• This detail provides the average amount of time per inspection for each of the 91 inspections. As indicated, the total inspection time is 1 Day 20 Hours 36 Minutes. Please note, the time provided is the amount of time spent and then recorded by the inspector conducting the inspection. It does not account for any additional downtime for that driver and/or vehicle such as waiting for an Out of Service vehicle defect to be repaired or a driver Hours of Service violation (10, 11, 14-hour, 36-hour reset, or the like) to be observed.
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This new feature is provided to help CAB users better understand the underlying information in each of the above sections quickly. Our ultimate goal is to work with our users to “Make Better Decisions”. If you have any questions about the above enhancement, please feel free to reach out to the CAB business team and we will be happy to help.

THIS MONTH WE REPORT:

Cyber threats in trucking have skyrocketed since the onset of pandemic: A new report from cybersecurity company Coro predicts escalating cyber attacks on transportation and trucking companies that are supporting an already duressed supply chain this holiday season. For the complete article from CCJ, click here.

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New ATRI Study Quantifies the Impact of Small Verdicts and Settlements on the Trucking Industry: The American Transportation Research Institute (ATRI) released a follow-up analysis to its 2020 hallmark report on The Impact of Nuclear Verdicts on the Trucking Industry, determining that a different plaintiff litigation model is impacting the industry: small cases. The research used a new ATRI dataset of more than 600 cases resulting in either a settlement or verdict award of less than $1 million.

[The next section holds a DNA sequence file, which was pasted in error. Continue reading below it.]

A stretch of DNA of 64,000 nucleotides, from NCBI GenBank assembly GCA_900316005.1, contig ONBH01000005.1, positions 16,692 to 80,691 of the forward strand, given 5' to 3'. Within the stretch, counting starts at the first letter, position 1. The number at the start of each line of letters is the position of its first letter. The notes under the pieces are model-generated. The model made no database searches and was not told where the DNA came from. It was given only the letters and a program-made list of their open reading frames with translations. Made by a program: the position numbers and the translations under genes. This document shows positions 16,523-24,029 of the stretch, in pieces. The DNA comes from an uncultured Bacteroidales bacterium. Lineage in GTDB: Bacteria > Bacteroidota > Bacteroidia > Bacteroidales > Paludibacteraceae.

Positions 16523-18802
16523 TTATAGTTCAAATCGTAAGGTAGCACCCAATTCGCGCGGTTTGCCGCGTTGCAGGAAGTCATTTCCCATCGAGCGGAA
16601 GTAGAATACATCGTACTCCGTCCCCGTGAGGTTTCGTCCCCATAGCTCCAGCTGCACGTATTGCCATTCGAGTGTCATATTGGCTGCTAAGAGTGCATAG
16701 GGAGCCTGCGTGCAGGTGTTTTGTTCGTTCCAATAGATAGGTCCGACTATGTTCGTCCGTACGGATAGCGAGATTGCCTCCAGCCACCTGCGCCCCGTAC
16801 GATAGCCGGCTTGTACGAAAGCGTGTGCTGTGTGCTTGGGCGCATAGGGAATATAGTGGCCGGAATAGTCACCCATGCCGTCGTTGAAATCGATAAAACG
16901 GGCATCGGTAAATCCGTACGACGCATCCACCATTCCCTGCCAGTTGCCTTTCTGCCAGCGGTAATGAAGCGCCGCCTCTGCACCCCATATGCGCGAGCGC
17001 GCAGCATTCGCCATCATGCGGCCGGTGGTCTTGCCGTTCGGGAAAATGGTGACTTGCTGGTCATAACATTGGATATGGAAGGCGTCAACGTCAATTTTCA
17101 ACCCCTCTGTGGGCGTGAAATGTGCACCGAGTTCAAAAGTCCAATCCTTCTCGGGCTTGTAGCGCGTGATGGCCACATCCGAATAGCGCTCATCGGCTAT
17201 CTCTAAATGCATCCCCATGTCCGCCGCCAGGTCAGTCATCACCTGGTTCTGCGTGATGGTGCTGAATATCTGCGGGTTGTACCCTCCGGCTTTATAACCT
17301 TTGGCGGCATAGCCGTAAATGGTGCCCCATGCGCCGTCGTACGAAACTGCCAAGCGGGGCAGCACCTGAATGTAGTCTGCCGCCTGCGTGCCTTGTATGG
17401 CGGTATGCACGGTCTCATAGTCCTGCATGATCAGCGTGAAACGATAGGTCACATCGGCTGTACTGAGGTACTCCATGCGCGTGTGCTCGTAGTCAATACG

This study showed that settlement payments are approximately 37.7 percent larger than verdict awards, and 393 percent more likely to occur in incidents involving a fatality. Additionally, incidents involving a severe injury were 217 percent more likely to settle and 199 percent more likely to result in payments to plaintiffs over $600,000. To request the full report from ATRI, click here.

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Rear impact guard now part of annual truck inspection: Rear impact guards have been added to the checklist of annual truck inspections according to the Federal Motor Carrier Safety Administration, following from government agencies and a truck safety advocate whose two children were killed in a truck accident eight years ago. Rear impact guard inspections will begin Dec. 9. Trucks that fail to pass will not be placed out of service (OOS), but each violation could result in a max fine of $15,876 for carriers and $3,969 for drivers. For the complete article from CCJ, click here.

FMCSA: Fatal large truck crashes increased in 2019: The number of fatal accidents involving large trucks (defined as vehicles with a gross vehicle weight rating over 10,000 pounds) increased by 1% from 2018 to 2019, according to the Federal Motor Carrier Safety Administration’s recently updated Large Truck and Bus Crash Facts. While the actual number of fatal crashes rose, the number of fatalities in crashes involving large trucks dropped from 5,006 to 5,005 from 2018 to 2019. Click here to review additional information on this topic.

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DRIVE Safe Act becomes law: What you need to know: The DRIVE Safe Act, part of the $1.2 trillion infrastructure bill President Joe Biden signed into law on Monday, has created a pathway for drivers under 21 years old to enter interstate trucking just as it’s become more vital, and more profitable, than ever before. For the complete article on this important topic, click here.